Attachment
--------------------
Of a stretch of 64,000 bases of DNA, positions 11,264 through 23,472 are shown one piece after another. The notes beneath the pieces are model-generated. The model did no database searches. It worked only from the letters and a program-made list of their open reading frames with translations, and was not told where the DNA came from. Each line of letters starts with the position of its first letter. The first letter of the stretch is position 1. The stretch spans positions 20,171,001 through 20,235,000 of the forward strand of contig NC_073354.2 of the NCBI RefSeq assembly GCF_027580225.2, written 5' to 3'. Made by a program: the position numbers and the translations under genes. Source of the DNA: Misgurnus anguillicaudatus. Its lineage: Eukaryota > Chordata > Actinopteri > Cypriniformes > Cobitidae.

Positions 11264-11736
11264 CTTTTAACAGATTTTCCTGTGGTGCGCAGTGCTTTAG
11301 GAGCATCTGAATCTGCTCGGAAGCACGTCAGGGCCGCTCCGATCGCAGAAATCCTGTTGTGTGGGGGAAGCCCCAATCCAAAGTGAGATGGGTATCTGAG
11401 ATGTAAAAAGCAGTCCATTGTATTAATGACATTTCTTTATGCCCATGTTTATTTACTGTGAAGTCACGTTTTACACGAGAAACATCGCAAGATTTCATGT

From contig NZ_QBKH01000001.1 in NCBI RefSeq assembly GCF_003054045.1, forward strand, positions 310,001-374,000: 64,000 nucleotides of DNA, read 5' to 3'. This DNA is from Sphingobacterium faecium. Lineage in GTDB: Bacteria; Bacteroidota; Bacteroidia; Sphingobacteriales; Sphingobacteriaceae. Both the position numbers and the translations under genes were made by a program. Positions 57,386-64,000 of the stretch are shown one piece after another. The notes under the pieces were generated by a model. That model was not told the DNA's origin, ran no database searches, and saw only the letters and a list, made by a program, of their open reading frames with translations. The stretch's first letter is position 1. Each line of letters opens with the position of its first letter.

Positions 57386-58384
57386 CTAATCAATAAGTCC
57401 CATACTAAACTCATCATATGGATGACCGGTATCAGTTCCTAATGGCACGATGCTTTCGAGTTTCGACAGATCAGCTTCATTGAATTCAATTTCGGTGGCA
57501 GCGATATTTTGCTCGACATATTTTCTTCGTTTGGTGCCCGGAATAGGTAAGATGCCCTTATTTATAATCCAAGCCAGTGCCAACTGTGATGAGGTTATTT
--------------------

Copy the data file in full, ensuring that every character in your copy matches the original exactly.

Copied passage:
Of a stretch of 64,000 bases of DNA, positions 11,264 through 23,472 are shown one piece after another. The notes beneath the pieces are model-generated. The model did no database searches. It worked only from the letters and a program-made list of their open reading frames with translations, and was not told where the DNA came from. Each line of letters starts with the position of its first letter. The first letter of the stretch is position 1. The stretch spans positions 20,171,001 through 20,235,000 of the forward strand of contig NC_073354.2 of the NCBI RefSeq assembly GCF_027580225.2, written 5' to 3'. Made by a program: the position numbers and the translations under genes. Source of the DNA: Misgurnus anguillicaudatus. Its lineage: Eukaryota > Chordata > Actinopteri > Cypriniformes > Cobitidae.

Positions 11264-11736
11264 CTTTTAACAGATTTTCCTGTGGTGCGCAGTGCTTTAG
11301 GAGCATCTGAATCTGCTCGGAAGCACGTCAGGGCCGCTCCGATCGCAGAAATCCTGTTGTGTGGGGGAAGCCCCAATCCAAAGTGAGATGGGTATCTGAG
11401 ATGTAAAAAGCAGTCCATTGTATTAATGACATTTCTTTATGCCCATGTTTATTTACTGTGAAGTCACGTTTTACACGAGAAACATCGCAAGATTTCATGT

From contig NZ_QBKH01000001.1 in NCBI RefSeq assembly GCF_003054045.1, forward strand, positions 310,001-374,000: 64,000 nucleotides of DNA, read 5' to 3'. This DNA is from Sphingobacterium faecium. Lineage in GTDB: Bacteria; Bacteroidota; Bacteroidia; Sphingobacteriales; Sphingobacteriaceae. Both the position numbers and the translations under genes were made by a program. Positions 57,386-64,000 of the stretch are shown one piece after another. The notes under the pieces were generated by a model. That model was not told the DNA's origin, ran no database searches, and saw only the letters and a list, made by a program, of their open reading frames with translations. The stretch's first letter is position 1. Each line of letters opens with the position of its first letter.

Positions 57386-58384
57386 CTAATCAATAAGTCC
57401 CATACTAAACTCATCATATGGATGACCGGTATCAGTTCCTAATGGCACGATGCTTTCGAGTTTCGACAGATCAGCTTCATTGAATTCAATTTCGGTGGCA
57501 GCGATATTTTGCTCGACATATTTTCTTCGTTTGGTGCCCGGAATAGGTAAGATGCCCTTATTTATAATCCAAGCCAGTGCCAACTGTGATGAGGTTATTT